“Because I have macular degeneration, does that mean I will go blind?”
Patients often ask how Age Related Macular Degeneration (ARMD) may affect their vision in the future. To some degree it is normal to see some findings in the retina consistent with ARMD in the population of patients over 60 years old.
Small yellow drusen (deposits under the retina made up of lipids, a fatty protein) and changes in pigmentation of the macular area are very common. This is called the Dry form of ARMD. This can be stable for years and decades. Patients can have perfectly normal vision with this. We do recommend a daily supplemental vitamin, but I try to emphasize that this can be normal and it doesn’t necessarily mean you are going to have significant vision loss in the future.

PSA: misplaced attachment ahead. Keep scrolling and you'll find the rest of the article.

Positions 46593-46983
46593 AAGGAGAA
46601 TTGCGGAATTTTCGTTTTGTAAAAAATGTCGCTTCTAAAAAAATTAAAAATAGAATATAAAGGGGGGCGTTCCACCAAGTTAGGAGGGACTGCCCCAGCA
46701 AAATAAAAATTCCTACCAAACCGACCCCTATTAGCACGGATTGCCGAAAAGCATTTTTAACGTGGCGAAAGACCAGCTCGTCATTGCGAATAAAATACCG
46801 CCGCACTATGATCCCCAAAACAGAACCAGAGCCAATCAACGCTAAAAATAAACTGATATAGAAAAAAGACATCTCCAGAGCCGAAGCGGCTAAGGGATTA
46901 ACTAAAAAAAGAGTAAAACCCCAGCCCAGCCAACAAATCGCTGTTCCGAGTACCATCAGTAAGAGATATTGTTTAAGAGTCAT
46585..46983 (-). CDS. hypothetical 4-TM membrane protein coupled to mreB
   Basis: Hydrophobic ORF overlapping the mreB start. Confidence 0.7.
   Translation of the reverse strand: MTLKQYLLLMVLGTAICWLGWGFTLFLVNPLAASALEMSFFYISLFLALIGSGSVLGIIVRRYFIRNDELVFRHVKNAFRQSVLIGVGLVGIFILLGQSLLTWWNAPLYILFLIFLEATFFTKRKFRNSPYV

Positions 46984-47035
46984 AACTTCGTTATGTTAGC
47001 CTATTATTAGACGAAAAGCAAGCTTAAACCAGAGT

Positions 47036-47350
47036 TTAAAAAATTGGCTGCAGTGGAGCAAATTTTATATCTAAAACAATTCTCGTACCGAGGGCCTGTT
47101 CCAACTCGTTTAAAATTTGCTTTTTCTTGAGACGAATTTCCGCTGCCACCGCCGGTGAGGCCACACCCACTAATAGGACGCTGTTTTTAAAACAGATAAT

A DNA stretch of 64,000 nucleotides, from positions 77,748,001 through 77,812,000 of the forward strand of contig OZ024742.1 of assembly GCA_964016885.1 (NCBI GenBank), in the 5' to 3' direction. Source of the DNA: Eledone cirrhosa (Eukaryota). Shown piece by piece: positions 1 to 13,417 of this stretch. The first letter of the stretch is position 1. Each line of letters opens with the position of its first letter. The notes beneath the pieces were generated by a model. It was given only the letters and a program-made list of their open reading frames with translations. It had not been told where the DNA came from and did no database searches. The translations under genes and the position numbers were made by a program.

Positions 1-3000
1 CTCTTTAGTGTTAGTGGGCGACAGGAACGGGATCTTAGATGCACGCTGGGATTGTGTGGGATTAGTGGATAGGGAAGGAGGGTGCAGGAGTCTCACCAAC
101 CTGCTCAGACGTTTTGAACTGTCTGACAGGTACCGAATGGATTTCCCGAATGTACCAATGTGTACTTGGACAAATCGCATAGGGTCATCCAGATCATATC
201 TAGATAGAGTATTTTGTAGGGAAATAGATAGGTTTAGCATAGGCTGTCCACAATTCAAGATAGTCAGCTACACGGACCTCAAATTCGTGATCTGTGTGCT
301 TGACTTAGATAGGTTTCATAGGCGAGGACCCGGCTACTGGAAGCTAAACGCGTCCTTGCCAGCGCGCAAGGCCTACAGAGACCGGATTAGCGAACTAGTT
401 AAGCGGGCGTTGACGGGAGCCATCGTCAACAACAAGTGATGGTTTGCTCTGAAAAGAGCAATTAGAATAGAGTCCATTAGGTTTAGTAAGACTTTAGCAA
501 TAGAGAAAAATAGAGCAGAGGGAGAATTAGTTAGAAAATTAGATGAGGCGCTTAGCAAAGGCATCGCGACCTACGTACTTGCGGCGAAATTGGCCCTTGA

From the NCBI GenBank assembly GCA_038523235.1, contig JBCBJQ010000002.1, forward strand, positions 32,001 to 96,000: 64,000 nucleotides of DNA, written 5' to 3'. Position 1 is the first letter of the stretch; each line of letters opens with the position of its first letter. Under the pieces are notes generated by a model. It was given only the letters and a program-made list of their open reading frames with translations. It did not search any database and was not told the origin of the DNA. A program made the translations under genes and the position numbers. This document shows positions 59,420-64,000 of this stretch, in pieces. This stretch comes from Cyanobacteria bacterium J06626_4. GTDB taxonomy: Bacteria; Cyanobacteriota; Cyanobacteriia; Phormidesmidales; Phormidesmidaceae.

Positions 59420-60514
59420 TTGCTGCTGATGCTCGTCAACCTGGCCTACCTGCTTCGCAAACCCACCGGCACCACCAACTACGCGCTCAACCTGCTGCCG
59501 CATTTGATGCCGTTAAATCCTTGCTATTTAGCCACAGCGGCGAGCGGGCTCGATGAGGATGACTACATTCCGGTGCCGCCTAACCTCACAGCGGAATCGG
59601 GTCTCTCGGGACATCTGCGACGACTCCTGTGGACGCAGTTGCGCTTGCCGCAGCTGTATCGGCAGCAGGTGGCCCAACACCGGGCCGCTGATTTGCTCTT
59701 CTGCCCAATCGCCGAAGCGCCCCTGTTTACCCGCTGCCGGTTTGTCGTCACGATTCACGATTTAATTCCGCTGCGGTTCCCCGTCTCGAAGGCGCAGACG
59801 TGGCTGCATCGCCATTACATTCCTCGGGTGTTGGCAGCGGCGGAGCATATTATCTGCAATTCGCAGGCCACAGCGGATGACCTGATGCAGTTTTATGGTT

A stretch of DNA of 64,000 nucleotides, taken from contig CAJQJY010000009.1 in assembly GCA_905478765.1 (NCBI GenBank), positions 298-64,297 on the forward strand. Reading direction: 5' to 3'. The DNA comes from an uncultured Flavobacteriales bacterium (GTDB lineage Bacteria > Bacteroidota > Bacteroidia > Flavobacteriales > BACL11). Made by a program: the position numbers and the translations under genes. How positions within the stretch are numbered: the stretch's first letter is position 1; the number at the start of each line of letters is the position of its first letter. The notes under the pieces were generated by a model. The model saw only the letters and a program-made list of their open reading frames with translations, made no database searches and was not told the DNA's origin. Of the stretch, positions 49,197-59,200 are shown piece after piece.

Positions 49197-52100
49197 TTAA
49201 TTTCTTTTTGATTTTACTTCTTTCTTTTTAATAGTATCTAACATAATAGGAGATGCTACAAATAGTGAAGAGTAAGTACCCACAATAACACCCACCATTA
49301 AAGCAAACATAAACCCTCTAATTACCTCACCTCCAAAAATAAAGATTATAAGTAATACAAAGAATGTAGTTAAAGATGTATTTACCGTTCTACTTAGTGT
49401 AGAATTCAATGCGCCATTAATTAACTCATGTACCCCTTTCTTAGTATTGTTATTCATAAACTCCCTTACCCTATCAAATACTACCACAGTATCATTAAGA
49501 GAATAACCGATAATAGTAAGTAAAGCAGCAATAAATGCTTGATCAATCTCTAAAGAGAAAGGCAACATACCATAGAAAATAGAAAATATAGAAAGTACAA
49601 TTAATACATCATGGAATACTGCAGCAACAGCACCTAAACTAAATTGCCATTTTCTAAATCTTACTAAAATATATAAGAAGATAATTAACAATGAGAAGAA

Some people remember a grandmother who lost most of her vision in her 80’s and they fear this future for themselves. Many of the worst cases of ARMD involve the “wet” form in which vessels grow quickly into the macula. They swell and bleed and damage the center vision. If the visual changes are noticed early with symptoms of decreased visual acuity, visual distortion or missing blind spots, then are discovered on eye examination, treatments can help to slow or halt this damage to the central vision.
Overall health plays a role in aging of body tissues and the eye is no exception. Healthy diet, body weight and avoiding smoking are likely to reduce one’s risk of future vision damage from ARMD.
- R. Scott Hoffman, MD